johanfprins
1.7 / 5 (6) Aug 27, 2014
In the double-slit experiment, observing a photon pass through one of the two slits is an example of a particle-like property;
Why? Can a single wave not pass through a single slit?
a particle can only pass through one or the other.
So can a wave if you collapse its size before it arrives at the two slits.
When two waves converge to form an interference pattern, the photon must have passed through both slits simultaneously—a wave-like property.
Exactly, but if you are stupid enough to put two detectors behind the slits to measure through which slit a non-collapsed photon-wave has moved, you collapse the wave that has moved through BOTH slits, so that the diffracted wavefront is destroyed before it reaches the screen: Furthermore it collapses into the detector with which it resonates FIRST. Thus 50% collapses within one detector and 50% within the other.

Now if you are insanely stupid, you will conclude the photon-wave has only moved through one slit.
Jixo
Aug 27, 2014
This comment has been removed by a moderator.
Jixo
Aug 27, 2014
This comment has been removed by a moderator.
Jixo
Aug 27, 2014
This comment has been removed by a moderator.
Hakan1997
1 / 5 (1) Aug 27, 2014
To be honest, the above article doesn't bother with wave-particle duality as such, as its existence is out of discussions already. What the physicists are discussing today actually is, if both particle, both wave aspects of matter can be observed at the same moment with single observer during single pass experiment. IMO this question just depends on the size of observer and localeness of experiment. The realistic (i.e. rather large) observers or experimental devices can interact with matter by mean of both transverse, both longitudinal waves at the same moment, so that the wave and particle aspects of matter will not be quite mutually exclusive for them. The strictly local arrangement of arrangement would disallow this uncertainty, but such an experiment is of rather theoretical importance.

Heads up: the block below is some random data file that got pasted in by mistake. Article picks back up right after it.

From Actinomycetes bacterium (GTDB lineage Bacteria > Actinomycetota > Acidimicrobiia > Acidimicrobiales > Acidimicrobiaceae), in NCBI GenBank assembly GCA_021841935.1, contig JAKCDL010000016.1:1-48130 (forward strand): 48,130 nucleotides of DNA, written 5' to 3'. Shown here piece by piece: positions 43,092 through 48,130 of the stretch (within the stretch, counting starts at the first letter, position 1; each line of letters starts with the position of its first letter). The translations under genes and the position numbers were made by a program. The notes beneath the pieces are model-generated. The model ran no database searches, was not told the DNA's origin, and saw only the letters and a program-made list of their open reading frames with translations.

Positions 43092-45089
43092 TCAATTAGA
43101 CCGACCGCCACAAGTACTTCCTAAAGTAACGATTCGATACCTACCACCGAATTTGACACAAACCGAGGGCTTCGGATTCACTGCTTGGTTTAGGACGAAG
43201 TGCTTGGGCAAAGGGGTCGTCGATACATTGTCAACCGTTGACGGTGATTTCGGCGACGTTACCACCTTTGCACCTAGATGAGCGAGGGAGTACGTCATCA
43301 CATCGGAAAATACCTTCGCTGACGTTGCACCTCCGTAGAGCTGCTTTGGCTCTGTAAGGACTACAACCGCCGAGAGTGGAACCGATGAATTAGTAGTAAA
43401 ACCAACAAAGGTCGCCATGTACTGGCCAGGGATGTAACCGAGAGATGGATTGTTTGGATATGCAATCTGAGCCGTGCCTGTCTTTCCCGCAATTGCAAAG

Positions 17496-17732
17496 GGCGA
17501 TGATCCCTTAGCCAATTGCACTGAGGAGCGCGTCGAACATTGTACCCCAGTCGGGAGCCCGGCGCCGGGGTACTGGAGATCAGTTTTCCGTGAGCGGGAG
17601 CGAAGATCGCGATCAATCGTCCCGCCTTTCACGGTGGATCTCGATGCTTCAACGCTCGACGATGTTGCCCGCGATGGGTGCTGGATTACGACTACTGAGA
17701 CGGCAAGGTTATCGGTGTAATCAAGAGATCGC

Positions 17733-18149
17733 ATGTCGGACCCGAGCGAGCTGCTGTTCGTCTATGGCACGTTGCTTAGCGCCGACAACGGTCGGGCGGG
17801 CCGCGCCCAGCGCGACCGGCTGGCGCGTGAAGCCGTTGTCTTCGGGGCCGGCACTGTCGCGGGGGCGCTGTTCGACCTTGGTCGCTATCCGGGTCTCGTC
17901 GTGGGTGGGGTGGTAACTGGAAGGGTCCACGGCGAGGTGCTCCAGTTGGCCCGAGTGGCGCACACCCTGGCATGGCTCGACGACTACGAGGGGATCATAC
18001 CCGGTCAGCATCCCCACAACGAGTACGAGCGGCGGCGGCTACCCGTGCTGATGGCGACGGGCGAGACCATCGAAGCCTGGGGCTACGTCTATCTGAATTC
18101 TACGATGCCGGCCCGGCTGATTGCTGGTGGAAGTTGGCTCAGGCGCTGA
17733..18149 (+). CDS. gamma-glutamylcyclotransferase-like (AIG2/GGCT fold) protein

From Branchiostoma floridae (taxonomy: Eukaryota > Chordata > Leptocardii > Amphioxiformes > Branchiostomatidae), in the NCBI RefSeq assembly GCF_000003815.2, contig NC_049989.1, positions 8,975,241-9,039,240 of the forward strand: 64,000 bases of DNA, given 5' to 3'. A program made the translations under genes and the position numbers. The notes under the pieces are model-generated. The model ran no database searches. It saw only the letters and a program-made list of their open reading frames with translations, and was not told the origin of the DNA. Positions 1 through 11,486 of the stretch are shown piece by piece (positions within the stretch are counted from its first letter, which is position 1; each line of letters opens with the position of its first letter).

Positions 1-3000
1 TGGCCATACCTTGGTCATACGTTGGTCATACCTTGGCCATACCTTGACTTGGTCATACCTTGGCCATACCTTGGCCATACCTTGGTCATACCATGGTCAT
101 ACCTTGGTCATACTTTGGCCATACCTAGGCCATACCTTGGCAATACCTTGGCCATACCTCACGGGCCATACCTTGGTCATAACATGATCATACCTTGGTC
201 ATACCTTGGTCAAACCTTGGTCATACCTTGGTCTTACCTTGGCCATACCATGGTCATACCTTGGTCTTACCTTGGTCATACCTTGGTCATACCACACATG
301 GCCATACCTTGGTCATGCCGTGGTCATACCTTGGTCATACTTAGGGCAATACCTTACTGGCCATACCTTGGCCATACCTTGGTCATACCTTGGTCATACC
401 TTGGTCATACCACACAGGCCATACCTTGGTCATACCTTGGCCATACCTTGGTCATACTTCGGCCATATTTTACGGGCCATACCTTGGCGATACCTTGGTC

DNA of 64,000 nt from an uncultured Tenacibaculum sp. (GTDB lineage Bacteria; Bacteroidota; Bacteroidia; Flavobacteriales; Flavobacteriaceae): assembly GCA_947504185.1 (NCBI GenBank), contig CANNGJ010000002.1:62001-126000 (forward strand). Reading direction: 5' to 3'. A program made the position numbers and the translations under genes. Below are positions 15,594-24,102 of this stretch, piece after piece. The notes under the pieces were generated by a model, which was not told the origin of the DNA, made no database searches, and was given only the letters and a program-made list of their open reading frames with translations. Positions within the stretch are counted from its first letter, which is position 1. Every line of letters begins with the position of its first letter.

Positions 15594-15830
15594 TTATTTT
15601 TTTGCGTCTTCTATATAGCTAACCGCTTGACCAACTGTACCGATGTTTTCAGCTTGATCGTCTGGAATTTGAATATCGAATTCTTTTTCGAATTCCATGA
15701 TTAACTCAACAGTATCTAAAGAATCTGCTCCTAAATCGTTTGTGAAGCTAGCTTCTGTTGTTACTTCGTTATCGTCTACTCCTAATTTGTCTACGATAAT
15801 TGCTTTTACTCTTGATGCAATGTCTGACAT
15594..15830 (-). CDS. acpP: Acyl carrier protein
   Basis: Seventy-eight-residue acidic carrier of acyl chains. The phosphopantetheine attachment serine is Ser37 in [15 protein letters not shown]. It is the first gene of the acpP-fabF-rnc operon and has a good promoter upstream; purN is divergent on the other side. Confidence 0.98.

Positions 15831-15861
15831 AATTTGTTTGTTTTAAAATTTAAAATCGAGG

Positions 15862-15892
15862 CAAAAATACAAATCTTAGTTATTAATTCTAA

Jixo
Aug 27, 2014
This comment has been removed by a moderator.
Jixo
Aug 27, 2014
This comment has been removed by a moderator.
johanfprins
4 / 5 (8) Aug 27, 2014
Zephyr=Jixo,

PLEASE go and learn calculus and solve Maxwell's equations: THERE IS NO AETHER.!!
Jixo
Aug 27, 2014
This comment has been removed by a moderator.
no fate
1.8 / 5 (5) Aug 27, 2014
"There can be no concentration of energy without a field to bind it" - Einstein

At the quantum level there are no particles, just waves and fields. You would think that the necessity to catalogue every "particle" by its vibrational energy or oscillation frequency would be a tip off...or the fact that it isn't called "the cosmic microparticle background".
johanfprins
2.5 / 5 (11) Aug 27, 2014
But the Maxwell's equations were originally derived just with using of aether model...;-)
A blatant lie!!!!! they were derived from the experiments that showed magnetic-field and electric-field induction. No aether was assumed by Maxwell ANYWHERE to obtain these equations.

Maxwell only WRONGLY interpreted that waves can ONLY move in an aether. If he had solved his own equations for stationary EM -waves in a reflecting cavity, it would have hit him like a sledgehammer that these waves cannot move within a medium: For if they did it would violate energy-conservation.

PLEAAAASE Zephyr: Stop spouting when you cannot even solve a differential equation but can only imagine ducks farting in a non-existing aether.
Aligo
Aug 27, 2014
This comment has been removed by a moderator.
johanfprins
1.7 / 5 (11) Aug 27, 2014
Oh my God! Now is Aligo !! ha ha ha!
He considered this instead and he assumed, that the light waves are formed WITH aether, not moving IN it.
Bullshit! No matter how you want to word it, an aether-wave means a continuouis harmonic exchange between potential energy and kinetic energy while the wave moves: This is not possible for a light-wave since a light-wave moving through space has ONLY kinetic energy WITHIN ALL inertial reference-frames.!
Who should know better, how the Maxwell's theory was derived and interpreted, than Maxwell himself?
He did not know about the constancy of the speed of light within all inertial reference- frames: So how the HELL could he know better? You are an arsehole!!
Aligo
Aug 28, 2014
This comment has been removed by a moderator.
Aligo
Aug 28, 2014